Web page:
The Afghan War is back in the news, mainly because of allegations that Russian entities offered a bounty to the Taliban to kill U.S. troops. Pulling no punches, Alternet used this headline: “The Pentagon leaks an explosive story of Trump’s dereliction of duty — widening the rift between the military and the White House.”
The U.S. military has been fighting the Taliban ever since 2001, so why the latter now needs bounties to motivate them is unclear. Indeed, the original “bounty” story at the New York Times was thinly and anonymously sourced and has been denied by Russia and the Taliban. Of course, in the past U.S. officials had their own bounties on various “terrorists,” and who can forget President George W. Bush’s appeal to Old West lore when he echoed those “Wanted: Dead or Alive” posters in the search for Osama bin Laden?
President Trump has said he wants to end the Afghan War by November, but he is surprisingly weak in reining in the Pentagon. At some level, Trump knows the Afghan War is unwinnable; it always has been. It’s unjust as well, though Trump never uses that kind of language. He sees it mainly as a business proposition that’s losing money bigtime. Yet despite all his fawning words for the military, he can’t impose his will on the Pentagon.
Back in 2010, I tried to point out the folly of America’s war in the following article. At the time, President Obama was implementing a “surge” of troops that proved both unsustainable and unwise. So I put together this thought experiment, putting my gun-toting neighbors and friends in the rugged hills of rural Pennsylvania in the role of an American Taliban responding to an invasive force. A decade ago, I had no doubt who would prevail, whether in reality or in my experiment.
As the Afghan War approaches two decades, how will we ever end our folly when even so-called liberal media sources are waving red shirts and inflaming passions with talk of Russian bounties? (6/28/2020)
A Thought Experiment for Our Afghan Surge
(Written in January 2010)
Consider the following thought experiment. Give the Afghan Taliban our technology and money, and have them journey thousands of miles to the densely forested hills and mountains of rural Pennsylvania, close to where I currently live. Who’s going to prevail? The Afghans fighting a high-tech counterinsurgency campaign, or the PA locals fighting a low-tech campaign to defend their homes and way of life?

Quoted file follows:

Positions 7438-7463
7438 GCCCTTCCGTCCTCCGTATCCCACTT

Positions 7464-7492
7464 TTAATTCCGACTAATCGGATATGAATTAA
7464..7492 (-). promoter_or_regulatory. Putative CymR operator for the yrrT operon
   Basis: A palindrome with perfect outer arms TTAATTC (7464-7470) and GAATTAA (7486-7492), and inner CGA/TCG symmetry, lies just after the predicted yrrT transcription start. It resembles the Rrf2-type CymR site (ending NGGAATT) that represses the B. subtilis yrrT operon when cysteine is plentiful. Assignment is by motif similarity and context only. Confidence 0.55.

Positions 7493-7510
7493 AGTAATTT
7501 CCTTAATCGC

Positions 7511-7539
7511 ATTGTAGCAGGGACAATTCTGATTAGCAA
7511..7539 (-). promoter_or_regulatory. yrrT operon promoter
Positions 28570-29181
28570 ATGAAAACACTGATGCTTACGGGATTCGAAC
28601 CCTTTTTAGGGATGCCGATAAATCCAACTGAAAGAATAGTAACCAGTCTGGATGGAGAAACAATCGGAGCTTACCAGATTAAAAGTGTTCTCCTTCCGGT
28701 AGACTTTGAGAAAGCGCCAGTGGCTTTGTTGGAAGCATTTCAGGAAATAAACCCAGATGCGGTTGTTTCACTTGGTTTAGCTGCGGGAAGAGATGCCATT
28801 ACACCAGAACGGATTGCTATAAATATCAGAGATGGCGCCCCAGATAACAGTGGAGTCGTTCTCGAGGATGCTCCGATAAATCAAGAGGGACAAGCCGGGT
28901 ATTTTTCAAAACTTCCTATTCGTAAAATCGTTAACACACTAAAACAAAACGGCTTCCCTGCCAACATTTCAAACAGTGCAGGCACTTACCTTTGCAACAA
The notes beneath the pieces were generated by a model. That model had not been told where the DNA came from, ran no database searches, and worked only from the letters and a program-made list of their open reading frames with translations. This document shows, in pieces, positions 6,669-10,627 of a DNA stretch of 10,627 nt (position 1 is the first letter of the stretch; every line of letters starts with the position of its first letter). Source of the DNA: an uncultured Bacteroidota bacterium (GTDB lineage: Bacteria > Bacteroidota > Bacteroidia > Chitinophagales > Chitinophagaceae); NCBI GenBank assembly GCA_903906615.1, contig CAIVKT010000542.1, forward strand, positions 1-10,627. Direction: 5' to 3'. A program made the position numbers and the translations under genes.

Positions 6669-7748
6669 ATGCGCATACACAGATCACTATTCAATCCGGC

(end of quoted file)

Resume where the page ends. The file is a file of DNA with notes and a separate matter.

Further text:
My money would be on my “hillbilly” (a term I use affectionately) neighbors who love to hunt, who know the terrain, and who are committed to liberty. My students, male and female, are generally tough, resourceful, love the outdoors, make their own beef jerky, cut and split their own wood, have plenty of guns and ammo and bows and knives and, well, you get the idea. Even in my classes, they’re wearing camouflage pants, vests, and hats. They could go from college student to people’s warrior before you could say Mao Zedong. And I doubt they’d spare much love for foreign fighters on their turf.
Now, consider an Afghan intelligence officer trying to understand rural PA culture, to blend in with the locals, to win hearts and minds. What are the chances this intelligence operative would be successful? If he speaks English, it’s in a broken, heavily accented form, insensitive to local and regional variations. If he can’t bargain with words, he might be able to bribe a few locals into helping him, but their allegiance will wane as the money runs out.
As this imaginary Afghan force seeks to gain control over the countryside, its members find themselves being picked off like so many whitetail deer. Using their drones and Hellfire missiles, they strike back at the PA rebels, only to mistake a raucous yet innocent biker rally for a conglomeration of insurgents. Among the dead bodies and twisted Harleys, a new spirit of resistance is born.
Now, if you’ve followed me in this thought experiment, why don’t we get it? Why can’t we see that the odds are stacked against us in Afghanistan? Why are we surprised that, by our own assessment, our intelligence in Afghanistan is still “clueless” after eight years and “ignorant of local economics and landowners, hazy about who the powerbrokers are and how they might be influenced … and disengaged from people in the best position to find answers”?
And why would we think that a surge of more “clueless” operatives would reverse the tide?
Would more Taliban forces deployed to the hills and valleys of PA win the hearts and minds of the locals?
I know the answer to that hypothetical: as the PA rebels might say, no friggin’ way.